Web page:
The flood has gone past! Ah me! one was late for it,
And friends cry aghast: "How long must he wait for it?"

Young eyes that to-night are darkened for sorrow
Shall hail with delight their dear ship to-morrow.

Amid the sea-wrack the barque, tempest battered,
At length staggers back, like a prodigal tattered!
What if she be scarred or scoffers make light of her?
Though blemished and marred, how blest is the sight of her!

The Tide flows and flows, far past the grey towers;
And whispering goes through the wheat and the flowers.

And now his pulse takes the calm heart of the valley
And lifts, till it shakes, the low bough of the sally.

Slow, and more slow is his flow—he has tarried—
The blue Ocean's pilgrim, outwearied, miscarried!

Far, far from home, in wandering error,
A dim rocky dome beshrouding his mirror.

But hark! a voice thrills the traveller erring;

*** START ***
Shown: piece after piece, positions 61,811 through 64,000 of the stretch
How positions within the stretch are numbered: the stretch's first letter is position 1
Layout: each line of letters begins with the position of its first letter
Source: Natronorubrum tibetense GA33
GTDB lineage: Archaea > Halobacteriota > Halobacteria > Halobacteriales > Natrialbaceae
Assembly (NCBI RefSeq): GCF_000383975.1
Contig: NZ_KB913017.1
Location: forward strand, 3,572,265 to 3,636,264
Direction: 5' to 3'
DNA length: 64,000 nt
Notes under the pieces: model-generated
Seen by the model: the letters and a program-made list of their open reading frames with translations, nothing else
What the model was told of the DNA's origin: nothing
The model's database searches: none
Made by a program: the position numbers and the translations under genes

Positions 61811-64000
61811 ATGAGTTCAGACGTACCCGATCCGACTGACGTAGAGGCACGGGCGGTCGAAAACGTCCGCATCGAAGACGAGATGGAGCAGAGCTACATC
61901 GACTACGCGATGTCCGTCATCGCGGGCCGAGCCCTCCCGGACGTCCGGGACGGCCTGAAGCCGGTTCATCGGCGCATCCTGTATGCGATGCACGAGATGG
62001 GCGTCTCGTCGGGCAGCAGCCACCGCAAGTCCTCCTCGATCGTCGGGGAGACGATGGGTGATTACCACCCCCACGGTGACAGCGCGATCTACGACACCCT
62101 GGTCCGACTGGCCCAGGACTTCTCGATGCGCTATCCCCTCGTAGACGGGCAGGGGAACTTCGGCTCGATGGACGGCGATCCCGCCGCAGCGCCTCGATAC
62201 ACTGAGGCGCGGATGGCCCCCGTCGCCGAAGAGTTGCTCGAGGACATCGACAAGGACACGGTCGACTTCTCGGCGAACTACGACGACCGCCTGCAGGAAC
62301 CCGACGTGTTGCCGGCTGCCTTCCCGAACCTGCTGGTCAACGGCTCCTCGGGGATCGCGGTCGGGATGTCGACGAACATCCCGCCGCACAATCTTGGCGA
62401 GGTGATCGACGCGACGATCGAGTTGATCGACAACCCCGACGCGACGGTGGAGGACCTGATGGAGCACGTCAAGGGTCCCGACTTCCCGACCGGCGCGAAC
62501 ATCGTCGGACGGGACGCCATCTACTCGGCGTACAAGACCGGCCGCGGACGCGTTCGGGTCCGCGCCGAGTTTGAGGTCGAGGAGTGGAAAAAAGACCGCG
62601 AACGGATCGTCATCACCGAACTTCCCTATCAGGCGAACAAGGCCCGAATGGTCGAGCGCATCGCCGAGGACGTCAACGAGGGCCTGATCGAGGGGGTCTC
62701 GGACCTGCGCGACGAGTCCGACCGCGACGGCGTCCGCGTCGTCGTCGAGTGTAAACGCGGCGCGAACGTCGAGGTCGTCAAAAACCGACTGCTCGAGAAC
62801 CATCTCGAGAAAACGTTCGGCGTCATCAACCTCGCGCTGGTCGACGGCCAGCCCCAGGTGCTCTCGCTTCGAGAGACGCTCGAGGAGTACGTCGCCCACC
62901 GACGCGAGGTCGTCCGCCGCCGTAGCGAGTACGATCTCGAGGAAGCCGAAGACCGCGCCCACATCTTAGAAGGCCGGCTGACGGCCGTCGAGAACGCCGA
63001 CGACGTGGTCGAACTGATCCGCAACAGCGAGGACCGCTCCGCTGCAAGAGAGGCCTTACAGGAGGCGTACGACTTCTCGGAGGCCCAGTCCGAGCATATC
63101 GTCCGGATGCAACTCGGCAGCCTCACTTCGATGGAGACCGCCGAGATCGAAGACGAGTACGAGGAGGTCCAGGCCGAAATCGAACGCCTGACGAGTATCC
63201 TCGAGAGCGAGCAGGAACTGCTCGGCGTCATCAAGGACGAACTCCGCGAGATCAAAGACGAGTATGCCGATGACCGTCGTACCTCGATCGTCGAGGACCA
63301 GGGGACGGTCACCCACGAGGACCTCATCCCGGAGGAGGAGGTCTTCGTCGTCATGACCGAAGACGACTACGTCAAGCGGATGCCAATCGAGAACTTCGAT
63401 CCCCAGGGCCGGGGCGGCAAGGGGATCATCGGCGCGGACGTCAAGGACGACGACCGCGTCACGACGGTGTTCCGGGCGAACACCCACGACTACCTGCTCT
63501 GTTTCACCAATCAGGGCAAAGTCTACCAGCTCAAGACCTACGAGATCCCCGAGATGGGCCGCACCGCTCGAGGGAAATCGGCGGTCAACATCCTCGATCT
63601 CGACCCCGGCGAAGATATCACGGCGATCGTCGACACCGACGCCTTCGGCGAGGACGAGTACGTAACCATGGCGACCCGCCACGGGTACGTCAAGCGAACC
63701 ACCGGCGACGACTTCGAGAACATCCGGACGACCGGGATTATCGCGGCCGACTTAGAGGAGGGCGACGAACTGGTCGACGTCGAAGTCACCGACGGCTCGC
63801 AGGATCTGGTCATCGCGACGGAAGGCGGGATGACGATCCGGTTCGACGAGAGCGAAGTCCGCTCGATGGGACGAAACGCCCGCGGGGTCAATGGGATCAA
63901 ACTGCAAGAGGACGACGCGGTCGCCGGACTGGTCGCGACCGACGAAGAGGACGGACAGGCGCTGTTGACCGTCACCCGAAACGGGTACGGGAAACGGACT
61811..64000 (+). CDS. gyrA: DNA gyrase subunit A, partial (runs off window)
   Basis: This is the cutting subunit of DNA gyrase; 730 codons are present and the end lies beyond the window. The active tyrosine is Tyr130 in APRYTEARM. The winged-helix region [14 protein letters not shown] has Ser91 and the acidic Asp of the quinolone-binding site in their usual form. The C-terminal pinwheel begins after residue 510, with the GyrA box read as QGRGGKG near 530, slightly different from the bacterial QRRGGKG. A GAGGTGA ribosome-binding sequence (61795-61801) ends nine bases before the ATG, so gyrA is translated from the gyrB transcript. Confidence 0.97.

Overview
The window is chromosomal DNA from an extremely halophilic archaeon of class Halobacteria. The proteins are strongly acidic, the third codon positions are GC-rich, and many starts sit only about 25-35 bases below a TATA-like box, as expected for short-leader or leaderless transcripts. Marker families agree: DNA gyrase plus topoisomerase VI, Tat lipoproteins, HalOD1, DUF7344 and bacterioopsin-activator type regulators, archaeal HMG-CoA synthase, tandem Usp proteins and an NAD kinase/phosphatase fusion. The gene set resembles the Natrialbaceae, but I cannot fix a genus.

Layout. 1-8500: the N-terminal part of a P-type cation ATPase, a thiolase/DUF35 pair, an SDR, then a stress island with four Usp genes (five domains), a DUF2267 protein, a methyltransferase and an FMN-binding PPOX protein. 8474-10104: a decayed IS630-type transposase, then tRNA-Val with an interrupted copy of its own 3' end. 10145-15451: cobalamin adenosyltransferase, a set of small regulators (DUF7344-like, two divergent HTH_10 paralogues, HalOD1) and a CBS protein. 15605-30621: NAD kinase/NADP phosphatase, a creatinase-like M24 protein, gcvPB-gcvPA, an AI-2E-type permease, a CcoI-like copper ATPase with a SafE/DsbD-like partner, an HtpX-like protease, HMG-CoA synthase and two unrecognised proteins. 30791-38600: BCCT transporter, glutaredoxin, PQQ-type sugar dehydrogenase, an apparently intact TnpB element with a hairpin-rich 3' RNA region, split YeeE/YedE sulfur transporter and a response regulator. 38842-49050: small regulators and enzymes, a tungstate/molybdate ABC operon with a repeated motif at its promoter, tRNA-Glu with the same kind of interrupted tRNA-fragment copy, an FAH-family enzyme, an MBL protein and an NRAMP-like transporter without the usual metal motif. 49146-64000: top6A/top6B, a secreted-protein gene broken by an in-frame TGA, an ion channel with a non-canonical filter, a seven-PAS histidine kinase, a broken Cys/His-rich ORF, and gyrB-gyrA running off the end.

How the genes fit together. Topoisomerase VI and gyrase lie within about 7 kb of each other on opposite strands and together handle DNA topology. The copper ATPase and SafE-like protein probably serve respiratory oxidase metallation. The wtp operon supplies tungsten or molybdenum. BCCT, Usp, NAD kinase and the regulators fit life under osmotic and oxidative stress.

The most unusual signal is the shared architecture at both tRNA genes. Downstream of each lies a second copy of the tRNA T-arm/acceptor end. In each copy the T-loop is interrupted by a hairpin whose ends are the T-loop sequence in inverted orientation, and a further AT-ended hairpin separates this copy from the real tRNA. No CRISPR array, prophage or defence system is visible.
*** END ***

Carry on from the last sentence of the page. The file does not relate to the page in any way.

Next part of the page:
In the heart of the hills its sea-call is stirring:

And home, ever home, to its passionate pleading,
One whirl of white foam, with the ebb he is speeding.


(After Eifion Win, 1867- . He lies as a poet between Elfed and the "New Bards")

A sudden shower lashes
The darkening pane;
The voice of the tempest
Is lifted again.
The centuried oaks
To their very roots rock;
And crying, for shelter
Course cattle and flock.
Our Father, forget not
The nestless bird now;
The snow is so near,
And so bare is the bough!

A great flood is flashing
Athwart the wide lee;
Like a storm-struck encampment,
The clouds rend and flee;
At the scourge of the storm
My cot quakes with affright;
Far better the hearth
Than the pavement to-night!
Our Father, forget not
The homeless outcast;
So thin is his raiment,
So bitter Thy blast!

The foam-flakes are whirling
Below on the strand,
As white as the pages
I turn with my hand;
And the curlew afar,
From his storm-troubled lair,
Laments with the cry
[102] Of a soul in despair.
Our Father, forget not
Our mariners' state;
Their ships are so slender,
Thy seas are so great.


(After Eifion Win, the contemporary Welsh poet)

Though the blue slab hides our laddy,
Slumber, free of fear!
Well we know it, I and daddy,
Naught can harm you here.
You and all the little sleepers,
Their small graves within,